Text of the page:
Horace Purdy Journal, November 1861 Entry

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NOVEMBER 01 – FRIDAY – I came home from the shop just before night with a sick headache. After tea, by lantern light, I helped Father Griswold roll a barrel of cider into his cellar. By the way, before breakfast, I got my old barrel out of the cellar and cleaned it and let Mr. Baxter take it to put in some new hoops. He took my beef keg to put one hoop on also. NOVEMBER 02 – SATURDAY – I feel perfectly well today. I have worked all day in the shop. It commenced storing before noon. It continued all day. It was very hard in the evening with a very high wind. Before we retired, the things in the cellar were afloat. I got to sleep in the lounge and it was 12 o’clock before I retired. NOVEMBER 03 – SUNDAY – I t rained hard last night accompanied with a very high wind. It cleared off this morning. I have attended church all day. Brother Pegg preached from the 126th Psalm, the 6th verse. In the PM, from Acts 24:25. Bell called on her way to the 5 ½ o’clock Prayer Meeting. Father and Mother started early for the evening meeting and called to see the baby. Gussie went with them to meeting while I stayed home. NOVEMBER 04 – MONDAY – I have worked in the shop all day. I attended another meeting of our old military company, the Wooster Guards (now disbanded), at E. S. Davis’ residence to close up the financial affairs of the company, to pay our liabilities, to collect monies which are due us, and to make a disposal of what will remain in the treasury. Captain Wildman, Lieutenants Stevens and Bussey, Sergeants Knox and Dickens and myself were present. George spent the evening with Gussie and stayed a while after I came home. NOVEMBER 05 – TUESDAY – We rose rather late this morning. I have worked in the shop. Gussie and her sister, Hattie have been uptown with their babies to Emily Anderson’s, William Scofield’s, Nelson Nickerson’s and Wellington Gibbs. They took tea at Mrs. Nickerson’s. I went to market in the evening. The news by the evening paper is that the Great Naval Expedition has struck at Bull’s bay at between Charleston, South Carolina and Savannah, Georgia. Paid tax of $1.09 to Bronson. NOVEMBER 06 – WEDNESDAY – Cloudy, foggy in the morning. Worked in the shop. Sold20 heads of cabbage to Henry Ledger for 3 cents per head. They were very small. I did not feel well in the PM. I stayed home in the evening on that account. NOVEMBER 07 – THURSDAY – I was taken with a chill last night. My teeth chattered and I shivered all night and this forenoon until I broke it up with a sweat. I was taken with vomiting during the sweat. I felt better in the PM. I got up at tea and stayed up all evening. George came in before meeting time in the evening. NOVEMBER 08 - FRIDAY – I feel quite well today, though I am very weak. Father and George came down and commenced digging my drain from the cellar to the brook. I engaged Charles Andrews to procure 100 feet of Albany draining tile for me and Benedict & Nichols to procure 50 feet of another kind to cross the street with. I helped a little with the digging, but did not accomplish much. The baby being sick, I went for Dr. Bulkley in the evening. When I returned, I met Burr Bradley and wife coming out of the gate. They called to see me supposing that I was pretty sick, but they were happily disappointed in finding me away. My tenant, Mr. Warren, who has been away with his wife for several weeks, returned this evening. NOVEMBER 09 – SATURDAY- father and George came to work for me again on my drain. Fifty feet of the tile came in on the freight train from Benedict & Nichols where I purchased it. I t has rained more or less all day. We got the tile laid down and worked until after dark to cover it. They stayed to tea and went home pretty tired. They worked for nothing. I was glad to stay home in the evening. NOVEMBER 10 – SUNDAY – It cleared off last night, or rather it was clear when we rose, which was at 7 o’clock. The day has been pleasant. I attended church in the morning and Sabbath School and then came home to let Gussie go in the PM. Brother Pegg preached in the morning from the 42nd Psalm and the first clause of the second verse. The Sunday School Prayer Meeting at noon was unusually good. It was the best one that I have attended in a long time. I tended baby in the afternoon and evening. Mother came in a little before evening meeting and went with Gussie. NOVEMBER 11 – MONDAY – My birthday. Town election. Stormy towards noon and towards night when it cleared off. I finished filling the ditch and leveling off over my drain as far as across the street which is as far as the tile is laid. I stopped there to wait for a cheaper kind which will come sometime this week from Albany to Andrews & Ives. After dinner, I went to the courthouse to vote, to the store and to the shop for some money. Mr. Crofut gave us only $3.00. It was a disappointment to me for I wanted more very much. Aunt Louisa came in while we were at tea. She was in pursuit of a house to rent. I promised her that I would see Mr. Gregory on tomorrow about his rooms which are vacant next house north of me. It was late before I started for Teachers’ Meeting and having to go to market and to Mr. Woodford’s to carry my watch for cleaning, I was too late to attend. NOVEMBER 12 – TUESDAY – I engaged the rooms next door north of me for Aunt Louisa this morning. I got an order on Mr. Crofut for Benedict & Nichols to pay for 50 feet of draining tile which I bought there. I put a strainer over the mouth of my drain in the cellar. I had 10 bushels of charcoal brought from the shop. The day has been pleasant. Father Griswold bough the lot north and the one in the rear of me. NOVEMBER 13 – WEDNESDAY – I went to the shop expecting work, but there was none. In the afternoon, I went up to Charles Small’s and bought a second-hand baby carriage. It cost $8.00 when new. I am to give $2.00 for it sometime or other when I can best spare the money. Gussie tried it by drawing Eddie down to the church. Aunt Louisa moved into the house north of us today. I attended class in the evening. NOVEMBER 14 – THURSDAY – I have worked in the shop today. We have had some 4” deep Pearl hats which are very hard work. The papers today state that the steamer “Bienville” (the same that carried our regiment, the 1st Connecticut from New Haven to Washington City, DC last April) has arrived from the Great Naval Expedition bearing an official statement from the fleet. The success was complete, capturing the forts at Port Royal and landing troops at Beaufort, South Carolina and taking possession of that place. Gussie and Hattie went over to Mrs. Cyrus White’s this afternoon and stayed to tea. They drew the two babies in our carriage. I went into the street in the evening to see if my draining tile had come to Andrews & Ives. When I came home, I looked over my apples in the cellar. They are rotting badly. NOVEMBER 15 – FRIDAY – The ground was thinly covered with snow this morning, which was the first of the season. It all disappeared with the rays of the sun before night. I exchanged pistols today with Dwight Rogers for trial. His shoots very well for a small one, but will not do the execution that mine will. He likes mine very much. I went to market in the evening and bought a turkey for Sunday. NOVEMBER 16 – SATURDAY – Cool with snow squalls. My drain tile came this morning. I stayed at home and with George’s help, we completed laying it down and covering it which is a good job done. The whole drain being 150 feet, it has cost me $16.47. The items are as follows: 50 feet of two inch Norwich tile, hard glazed two foot lengths at 10 cents per foot, $5.00, 96 feet of 2 ¼ inch soft one foot lengths of Albany tile at 7 cents per foot, $6.72, four and three quarters days hired help at $1.00 per day, $4.75. I went down to Griffing’s Coal Office in the morning and sent father ½ ton of coal towards work done for me by him and George on the drain. Belle came down to take care of baby for Gussie. Mr. Rolfe’s little girl came down too. Mother Purdy came down in the evening to take care of the baby so Gussie could go with me into the street. NOVEMBER 17 – SUNDAY – Pleasant. I attended church during the day. Brother Pegg preached in the morning from Mark 12, the last clause of the 37th verse. I came home after Sunday School. I went back to the afternoon serviced, but went to the Baptist church for the first time since their church has been remodeled. Mr. Stone preached from 2nd Kings 7:1-2. After tea, we took a walk and drew Eddie in his carriage. I stayed home in the evening to let Gussie attend church. Just before it was time to go, Father and Mother came in. Gussie went with them. They stopped on their way to meeting at Aunt Louisa’s to see Anna, who is sick with a fever. NOVEMBER 18 – MONDAY – I have a half day’s work in the shop. I carried an order to M. H. Griffing to pay for a ½ ton of coal for father - $3.62. I drew $3.00 pay at the shop. After tea, Mother Griswold came over to take care of the baby while Gussie and I went up home to spend the evening. NOVEMBER 19 – TUESDAY – I went to the shop in the morning and got an order from Mr. Crofut to trade at Benedict & Nichols in the amount of $5.00. I came home and helped Gussie clean the pantry. I went to market in the evening and bought another kerosene lamp, a small one to carry around. Price – 50 cents. NOVEMBER 20 – WEDNESDAY – I took Eddie out to drive in his carriage in the forenoon while Gussie did some washing. In the PM, I raked together the rubbish on my garden and burnt it. I attended class in the evening. There has been no work in the shop. NOVEMBER 21 – THURSDAY – Mother came down and helped Gussie clean house. I worked with them all day. Father and George being to work for Father Griswold, we had them come to tea as Mother was with us and thereby saving her the trouble of getting tea when she went home. I went to market in the evening. NOVEMBER 22 – FRIDAY – No work in the shop yet. I spaded out and picked up some cobblestones in Father Griswold’s lot for him a little while before dinner. In the PM, I went downtown and paid Lyman Keeler for a barrel of apples for which I owed. Gussie having gone up home, I then went up. We stayed for tea and spent the evening. Eddie went with us. We drew him in his carriage. We received a letter from Eliza in California. NOVEMBER – 23 - SATURDAY – Stormy. I went to the shop this morning and had one dozen 5/ hats for the first time since last Monday by waiting until noon for it. I went to market in the evening. It was dark and stormy. I returned as soon as the cars arrived and the mail was opened. NOVEMBER 24 – SUNDAY – Pleasant. I attended church in the morning. Albert Nash from Bridgeport preached for us. Text – Luke 7:36-47. After Sunday School, I went home and Gussie went in the PM and evening. Richard Smith’s father was buried immediately after the afternoon service. The bird which came on our stoop last evening and which I carried over to Fanny to put in a cage, died this morning. NOVEMBER 25 – MONDAY – When I awoke this morning, the ground was covered with snow and it was still snowing a little, but before I went to the shop, it cleared off. I waited again until nearly noon for work. I went to market in the evening. Father Griswold came home on the train and brought some venison from New York. He gave us enough for our breakfast. I went to Mr. Woodford for my watch. He has been cleaning it for me. NOVEMBER 26 – TUESDAY – Cold this morning, but pleasant. I went to the shop feeling poorly and came home before night with the sick headache. I went downtown in the evening and balanced my account with Norris and with Noah Hoyt. When I came home, I went over to Father Griswold’s to get his bill for binding our “Harper’s” and “Guide to Holiness” last spring when I was away to the war. NOVEMBER 27 – WEDNESDAY – Pleasant in the morning, but snow just at night. I went to the shop and finished off a dozen which I had out. It took me until nearly night. I took a barrel of flour of Mr. Crofut - $8.50. Uncle Joe, our engineer, came up with me as I came home. Fanny came over in the evening to take care of Eddie so that Gussie could go with me to the store to make some purchases for herself while I did some marketing after which we both attended class, she for the first time since her confinement which is three months. We made the meeting a conversational one, the subject being “Faith”. On our return, we called in at Aunt Louisa’s to see how Anna was. She is very sick. She was crazy this afternoon. She wanted some jelly, so I came home and got a bowl of it and carried it over to her. NOVEMBER 28 – THURSDAY – Thanksgiving Day. I stayed at home to take care of Eddie for Gussie to attend church. The service was held in the Baptist church. The sermon was preached by the Rev. Mr. Robinson, pastor of the 2nd Congregational Church. In the afternoon, we went over to Father Griswold’s to dinner. Abel and Harriet were there, also Mrs. White and her sister, Miss Horton. Father Griswold’s tenants upstairs. At 6 o’clock, Abel and Harriet, Mother Griswold, Gussie and myself went to Concert Hall to witness a flag presentation to Captain Southmayd’s Company of the 17th Regiment by Roger Averill. We returned to Father Griswold’s where we spent the evening. We had cider and walnuts. NOVEMBER 29 – FRIDAY – Rainy. I went to the shop in the morning, but there was no work. I borrowed $8.00 worth of checks of Burr Bradley to pay Mr. Crofut for a barrel of flour. In the PM, I was offered the 1st Lieutenancy in the new Milford company of the 17th Regiment, provided I would bring into it twenty volunteers. But to keep my promise to Gussie, I have refused to accept, which I certainly not have done if I were differently situated. After tea, I went up home to but two chickens of Mother, but they did not have them to spare, some thief having stolen 4 of them the night before Thanksgiving. I then went into the street and found one, with which a piece of fresh port, I bought and brought home. I took a letter from the office for Father Griswold from Edwin. SATURDAY – Stormy. Snow and rain together. I went to the shop, but there not being enough work to go around and I being the last sewer (?), I did not get any. It cleared off in the PM. I saw Mr. Warren in the street and he paid me for his rent, $9.00 for three months. I immediately went up to Andrews & Ives and paid the bill for the drain tile, $7.00. The 51 men who came home with Captain Southmayd to receive their flag returned to Hartford this afternoon. Mother and Bell have been down today.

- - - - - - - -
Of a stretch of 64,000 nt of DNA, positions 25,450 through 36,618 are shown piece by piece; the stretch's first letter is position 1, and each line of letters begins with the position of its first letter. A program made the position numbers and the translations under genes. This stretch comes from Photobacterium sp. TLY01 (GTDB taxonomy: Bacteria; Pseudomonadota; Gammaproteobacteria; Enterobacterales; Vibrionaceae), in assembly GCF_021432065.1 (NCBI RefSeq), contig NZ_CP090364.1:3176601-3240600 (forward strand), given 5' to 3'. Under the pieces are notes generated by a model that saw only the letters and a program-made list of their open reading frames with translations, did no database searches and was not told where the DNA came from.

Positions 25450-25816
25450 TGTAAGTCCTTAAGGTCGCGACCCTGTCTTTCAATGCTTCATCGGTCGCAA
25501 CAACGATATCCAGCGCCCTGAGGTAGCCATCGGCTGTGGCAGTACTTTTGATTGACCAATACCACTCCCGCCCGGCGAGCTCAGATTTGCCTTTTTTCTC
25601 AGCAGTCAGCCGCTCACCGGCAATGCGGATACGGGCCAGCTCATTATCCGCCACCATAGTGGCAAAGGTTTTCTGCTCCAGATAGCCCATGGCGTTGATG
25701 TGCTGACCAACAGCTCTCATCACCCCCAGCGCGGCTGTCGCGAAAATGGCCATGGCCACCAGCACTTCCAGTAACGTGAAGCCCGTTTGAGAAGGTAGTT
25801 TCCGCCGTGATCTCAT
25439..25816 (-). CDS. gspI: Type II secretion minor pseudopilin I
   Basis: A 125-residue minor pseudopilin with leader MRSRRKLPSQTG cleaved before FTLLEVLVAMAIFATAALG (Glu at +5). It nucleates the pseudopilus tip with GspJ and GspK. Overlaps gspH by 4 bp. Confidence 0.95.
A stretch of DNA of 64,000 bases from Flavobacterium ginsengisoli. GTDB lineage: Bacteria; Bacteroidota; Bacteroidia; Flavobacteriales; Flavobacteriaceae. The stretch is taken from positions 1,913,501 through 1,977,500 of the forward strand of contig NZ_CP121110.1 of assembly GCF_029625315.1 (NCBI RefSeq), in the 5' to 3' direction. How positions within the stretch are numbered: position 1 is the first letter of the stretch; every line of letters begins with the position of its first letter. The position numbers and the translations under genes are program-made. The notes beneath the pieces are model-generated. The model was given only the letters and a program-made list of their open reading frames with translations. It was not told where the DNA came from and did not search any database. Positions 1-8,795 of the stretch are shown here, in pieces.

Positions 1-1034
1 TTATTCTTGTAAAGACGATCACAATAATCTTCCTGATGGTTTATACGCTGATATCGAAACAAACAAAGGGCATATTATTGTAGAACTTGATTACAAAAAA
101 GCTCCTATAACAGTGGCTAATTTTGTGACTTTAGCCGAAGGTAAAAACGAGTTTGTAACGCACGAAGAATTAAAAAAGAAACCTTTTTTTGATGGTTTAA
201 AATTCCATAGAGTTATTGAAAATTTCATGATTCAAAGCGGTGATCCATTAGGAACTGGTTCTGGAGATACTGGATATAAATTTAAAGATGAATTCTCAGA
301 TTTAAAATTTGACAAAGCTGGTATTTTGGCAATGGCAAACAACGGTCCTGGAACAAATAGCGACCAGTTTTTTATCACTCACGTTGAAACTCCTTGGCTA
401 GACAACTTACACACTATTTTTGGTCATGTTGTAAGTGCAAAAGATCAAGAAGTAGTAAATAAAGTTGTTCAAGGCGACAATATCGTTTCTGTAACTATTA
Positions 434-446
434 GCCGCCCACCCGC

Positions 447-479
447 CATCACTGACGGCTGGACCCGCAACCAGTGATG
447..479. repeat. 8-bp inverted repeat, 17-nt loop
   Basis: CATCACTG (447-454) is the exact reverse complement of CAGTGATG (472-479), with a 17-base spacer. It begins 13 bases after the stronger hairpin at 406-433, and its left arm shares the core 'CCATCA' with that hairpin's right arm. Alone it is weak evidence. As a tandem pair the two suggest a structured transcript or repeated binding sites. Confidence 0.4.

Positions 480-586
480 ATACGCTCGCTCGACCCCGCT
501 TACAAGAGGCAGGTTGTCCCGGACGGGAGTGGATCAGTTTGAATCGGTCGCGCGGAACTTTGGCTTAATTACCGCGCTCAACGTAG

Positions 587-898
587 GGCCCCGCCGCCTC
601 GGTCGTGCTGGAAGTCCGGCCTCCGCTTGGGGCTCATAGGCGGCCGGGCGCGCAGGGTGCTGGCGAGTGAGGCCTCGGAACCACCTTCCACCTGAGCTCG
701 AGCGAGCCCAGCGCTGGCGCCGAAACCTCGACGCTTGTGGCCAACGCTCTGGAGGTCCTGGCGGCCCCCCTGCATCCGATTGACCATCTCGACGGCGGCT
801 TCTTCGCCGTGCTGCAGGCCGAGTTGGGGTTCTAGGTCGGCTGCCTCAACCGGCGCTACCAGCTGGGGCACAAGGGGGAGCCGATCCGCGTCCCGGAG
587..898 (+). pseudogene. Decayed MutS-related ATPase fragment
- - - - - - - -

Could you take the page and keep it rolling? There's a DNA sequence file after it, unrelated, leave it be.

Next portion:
Date

1861-11-01

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http://archives.library.wcsu.edu/relatedObjects/MS044/Purdy_61_11_9pgs.pdf

Citation

Purdy, Horace, 1835-1909. “Horace Purdy Journal, November 1861 Entry.” Horace Purdy Journals, MS 044. WCSU Archives, 9 July 2019. Accessed on the Web: 19 Sep. 2019.